Former governor of Edo State, Comrade Adams Oshiomhole, is an aspirant for the national chairmanship of the ruling All Progressives Congress (APC). In this interview, he speaks about his vision for the party and other national issues. MUYIWA OYINLOLA was there
What makes you think you are the best man for this job at this point that your party seems to be in crisis?
I am very familiar with the dreams, missions and visions of the founders of this party because I was one of them. Four years down the road, in line with the provisions of our constitution, the APC and the constitution of Nigeria, we are obliged to have an elective convention and one of the positions that is being contested for is that of the National Chairman. And I am convinced that I have what it takes to provide leadership and build on the foundation laid by the first chairman, Chief Bisi Akande who did a marvelous job.
So, I think for a political party that is determined to be in power, you need a solid structure to achieve it and God used Bisi Akande and other leaders such as President Buhari, Asiwaju and others to achieve that. After which Chief Oyegun came in to contribute his own quota to build on that foundation and four years later we have the opportunity to contest for that office believing that we can help to reinvent and refocus the party in a way that it will be a strong pillar to support governments elected on its platform at the local, state and federal levels.
And also help to ensure that the definition and essence of progressive politics is one that is clear to all members and leaders of the party to form the basis of the contract to our people as entrenched in our party’s constitution.
That to subscribe to the values of progressive politics is to commit yourself to a party that is people-driven, mass oriented and committed to public welfare. My hope then is that my task will be to try to begin to help everyone not only to understand the essence of progressive politics, the ideology that it represents but start the process of building a party that in the very nearest future Nigerians should be able to stop the debate about whether or not there is a difference between one party and the other. And to be honest, it is a huge challenge to try to make the distinction, which is why people say they don’t know the difference between one party and the other.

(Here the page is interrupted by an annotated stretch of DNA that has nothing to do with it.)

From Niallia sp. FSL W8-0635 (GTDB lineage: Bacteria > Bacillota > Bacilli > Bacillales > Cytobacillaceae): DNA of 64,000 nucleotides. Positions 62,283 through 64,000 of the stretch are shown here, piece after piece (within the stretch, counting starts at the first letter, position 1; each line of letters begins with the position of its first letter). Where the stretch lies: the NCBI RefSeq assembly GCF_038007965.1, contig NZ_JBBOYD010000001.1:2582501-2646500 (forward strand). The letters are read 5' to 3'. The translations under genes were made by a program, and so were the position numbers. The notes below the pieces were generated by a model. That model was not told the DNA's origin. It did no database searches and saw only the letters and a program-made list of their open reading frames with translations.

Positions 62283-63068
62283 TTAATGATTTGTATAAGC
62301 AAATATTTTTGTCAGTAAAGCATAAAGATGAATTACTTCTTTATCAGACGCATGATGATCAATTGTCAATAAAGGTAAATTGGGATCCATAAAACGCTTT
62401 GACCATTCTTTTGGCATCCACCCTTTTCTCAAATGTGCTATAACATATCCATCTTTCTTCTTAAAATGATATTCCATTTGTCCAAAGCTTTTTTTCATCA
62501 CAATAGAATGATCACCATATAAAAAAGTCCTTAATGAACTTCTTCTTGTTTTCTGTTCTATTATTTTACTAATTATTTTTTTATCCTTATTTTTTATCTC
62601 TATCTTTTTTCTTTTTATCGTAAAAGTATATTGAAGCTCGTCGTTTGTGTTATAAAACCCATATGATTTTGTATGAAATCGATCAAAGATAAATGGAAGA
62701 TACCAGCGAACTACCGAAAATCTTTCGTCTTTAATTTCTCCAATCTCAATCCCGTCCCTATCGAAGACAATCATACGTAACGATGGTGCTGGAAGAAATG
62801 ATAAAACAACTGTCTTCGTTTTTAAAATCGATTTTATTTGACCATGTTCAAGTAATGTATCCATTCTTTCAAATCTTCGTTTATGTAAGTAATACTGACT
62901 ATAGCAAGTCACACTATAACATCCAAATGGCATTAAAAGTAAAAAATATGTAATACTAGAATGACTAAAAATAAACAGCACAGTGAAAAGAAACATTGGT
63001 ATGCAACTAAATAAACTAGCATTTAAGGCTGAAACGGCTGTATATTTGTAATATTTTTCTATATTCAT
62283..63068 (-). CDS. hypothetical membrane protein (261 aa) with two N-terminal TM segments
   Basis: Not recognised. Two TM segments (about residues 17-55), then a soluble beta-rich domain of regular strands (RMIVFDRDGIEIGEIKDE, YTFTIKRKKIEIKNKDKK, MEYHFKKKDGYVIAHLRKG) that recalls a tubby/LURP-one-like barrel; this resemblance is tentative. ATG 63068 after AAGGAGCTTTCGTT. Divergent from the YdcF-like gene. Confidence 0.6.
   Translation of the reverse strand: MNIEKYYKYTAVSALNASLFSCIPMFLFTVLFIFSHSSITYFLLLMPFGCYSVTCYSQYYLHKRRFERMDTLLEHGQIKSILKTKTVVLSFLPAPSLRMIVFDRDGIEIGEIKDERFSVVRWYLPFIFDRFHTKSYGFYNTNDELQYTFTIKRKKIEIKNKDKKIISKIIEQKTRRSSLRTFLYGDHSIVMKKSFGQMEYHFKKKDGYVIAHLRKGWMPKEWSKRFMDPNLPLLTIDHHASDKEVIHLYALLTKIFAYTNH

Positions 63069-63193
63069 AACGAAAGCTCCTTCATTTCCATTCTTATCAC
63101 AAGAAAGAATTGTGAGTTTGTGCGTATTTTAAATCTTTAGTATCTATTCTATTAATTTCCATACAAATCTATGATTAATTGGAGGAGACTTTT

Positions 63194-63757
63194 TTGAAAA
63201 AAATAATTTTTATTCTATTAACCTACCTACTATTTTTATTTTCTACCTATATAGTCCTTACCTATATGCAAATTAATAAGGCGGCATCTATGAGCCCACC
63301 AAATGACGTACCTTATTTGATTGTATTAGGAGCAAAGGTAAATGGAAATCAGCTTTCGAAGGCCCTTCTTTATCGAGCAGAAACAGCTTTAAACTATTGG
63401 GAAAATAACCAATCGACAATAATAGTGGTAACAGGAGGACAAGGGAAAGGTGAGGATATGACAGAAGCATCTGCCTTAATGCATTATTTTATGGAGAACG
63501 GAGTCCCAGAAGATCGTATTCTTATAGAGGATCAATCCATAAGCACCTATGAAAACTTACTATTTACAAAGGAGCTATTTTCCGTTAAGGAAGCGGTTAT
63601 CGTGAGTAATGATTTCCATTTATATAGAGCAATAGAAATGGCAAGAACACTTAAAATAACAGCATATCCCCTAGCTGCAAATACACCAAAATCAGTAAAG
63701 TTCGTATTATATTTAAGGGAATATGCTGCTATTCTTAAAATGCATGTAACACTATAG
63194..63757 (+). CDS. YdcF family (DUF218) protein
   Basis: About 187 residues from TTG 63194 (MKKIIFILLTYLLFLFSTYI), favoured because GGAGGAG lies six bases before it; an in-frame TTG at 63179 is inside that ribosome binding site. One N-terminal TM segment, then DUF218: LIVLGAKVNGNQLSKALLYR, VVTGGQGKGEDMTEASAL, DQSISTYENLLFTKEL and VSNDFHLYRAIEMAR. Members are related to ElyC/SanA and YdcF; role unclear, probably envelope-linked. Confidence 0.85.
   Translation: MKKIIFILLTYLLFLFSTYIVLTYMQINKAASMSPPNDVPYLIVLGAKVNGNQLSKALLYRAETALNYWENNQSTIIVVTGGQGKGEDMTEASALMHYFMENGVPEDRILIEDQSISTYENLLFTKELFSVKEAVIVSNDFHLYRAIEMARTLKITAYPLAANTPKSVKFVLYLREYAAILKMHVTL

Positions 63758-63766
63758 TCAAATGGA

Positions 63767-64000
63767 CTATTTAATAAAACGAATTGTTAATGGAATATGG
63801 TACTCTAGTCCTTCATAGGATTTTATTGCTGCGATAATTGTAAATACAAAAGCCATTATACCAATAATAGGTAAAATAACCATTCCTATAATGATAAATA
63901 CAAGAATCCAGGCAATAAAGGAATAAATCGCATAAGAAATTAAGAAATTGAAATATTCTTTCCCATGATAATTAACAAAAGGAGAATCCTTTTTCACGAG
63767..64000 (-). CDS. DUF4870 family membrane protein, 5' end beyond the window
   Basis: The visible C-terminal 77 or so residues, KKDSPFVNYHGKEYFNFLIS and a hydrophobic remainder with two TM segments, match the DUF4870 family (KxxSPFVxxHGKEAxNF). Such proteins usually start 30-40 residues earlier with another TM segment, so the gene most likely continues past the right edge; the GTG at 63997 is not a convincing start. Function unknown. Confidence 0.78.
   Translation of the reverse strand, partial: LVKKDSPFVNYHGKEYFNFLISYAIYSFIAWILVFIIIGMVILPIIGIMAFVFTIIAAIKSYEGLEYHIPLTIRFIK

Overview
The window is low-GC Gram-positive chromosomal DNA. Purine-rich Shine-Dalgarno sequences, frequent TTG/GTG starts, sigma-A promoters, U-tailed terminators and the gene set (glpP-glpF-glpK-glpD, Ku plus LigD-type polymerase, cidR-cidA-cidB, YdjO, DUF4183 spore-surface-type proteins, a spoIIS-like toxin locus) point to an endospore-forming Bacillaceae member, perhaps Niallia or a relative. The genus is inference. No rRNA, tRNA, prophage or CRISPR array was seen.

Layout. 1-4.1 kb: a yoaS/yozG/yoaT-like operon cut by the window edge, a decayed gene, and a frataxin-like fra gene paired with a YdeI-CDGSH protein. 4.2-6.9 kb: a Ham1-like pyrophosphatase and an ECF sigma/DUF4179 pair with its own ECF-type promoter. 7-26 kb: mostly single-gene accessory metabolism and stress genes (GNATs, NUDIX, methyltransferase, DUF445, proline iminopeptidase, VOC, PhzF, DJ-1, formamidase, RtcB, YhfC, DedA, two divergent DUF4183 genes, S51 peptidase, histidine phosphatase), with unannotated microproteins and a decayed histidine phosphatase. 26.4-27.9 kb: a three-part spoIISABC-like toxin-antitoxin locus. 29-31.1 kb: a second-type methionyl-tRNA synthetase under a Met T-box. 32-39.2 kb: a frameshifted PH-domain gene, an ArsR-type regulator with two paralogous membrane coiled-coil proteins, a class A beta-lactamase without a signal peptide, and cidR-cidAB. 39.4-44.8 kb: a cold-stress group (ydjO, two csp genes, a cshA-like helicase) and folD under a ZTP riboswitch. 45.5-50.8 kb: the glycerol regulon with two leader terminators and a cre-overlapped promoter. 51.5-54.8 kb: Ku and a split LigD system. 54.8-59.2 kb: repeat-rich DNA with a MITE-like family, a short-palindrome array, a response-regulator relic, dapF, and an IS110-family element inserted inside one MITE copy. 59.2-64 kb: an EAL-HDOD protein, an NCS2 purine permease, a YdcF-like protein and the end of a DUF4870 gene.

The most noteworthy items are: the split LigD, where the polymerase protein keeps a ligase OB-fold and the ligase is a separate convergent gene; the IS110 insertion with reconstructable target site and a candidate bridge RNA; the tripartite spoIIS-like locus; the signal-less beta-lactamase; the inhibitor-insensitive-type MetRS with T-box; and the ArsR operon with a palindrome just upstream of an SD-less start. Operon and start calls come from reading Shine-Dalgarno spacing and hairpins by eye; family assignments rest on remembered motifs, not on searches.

And of course, the ease with which people cross carpet also raises the issue of whether really there are fundamental ideological differences. But why we need to deepen this and make it an issue is that if we do not do it, then Nigeria people really do not have a sustain basis to align with one political party or the other as we find elsewhere. We find that in most mature democracies, depending on your values, you have had a political party which missions and vision and values coincide with yours. And I think the danger of not having ideological based political party is that party contestation is then driven by religion and ethnicity which is very very dysfunctional as long as managing the affairs of a state is concerned.
Religion is important in our lives to guide our values and create a sense of fairness, justice and above all the fear of God without which we can’t make progress. But it can become dysfunctional if conversation and friendship are driven exclusively by these ethnic and religious sentiments.
Like I said elsewhere recently, unless we act proactively, I mean members of the political elite, to really get serious and organise parties based on ideology then these other forces will crowd out the political class and politics will be very injurious and national unity will be weakened and that will be a danger to our future. So, I am clear as to what my task will be, it is not to reinvent the foundation, it is now to look at the finishing to strengthen the house.
And two, to evolve a leadership style such that every member of the house can find reasonable comfort to remain in the house and anyone expressing discomfort will be assisted to see how we can work together to have comfort in that house rather than a situation in which if you are not comfortable you open the door and of it does not open you jump through the window and look for another house. I think some of the things we have taken for granted since 1999, we want to be able to provide a leadership style that will challenge other political parties to get serious. At the beginning it was like that, people knew the difference between Aminu Kano’s party and other political parties. We knew the difference between the NPN and the UPN. So, it will help the public know which party to belong to. If you look at the June 12, 1993 election, people voted based on ideology of the SDP and the NRC and that is why you saw that Abiola won in Kano.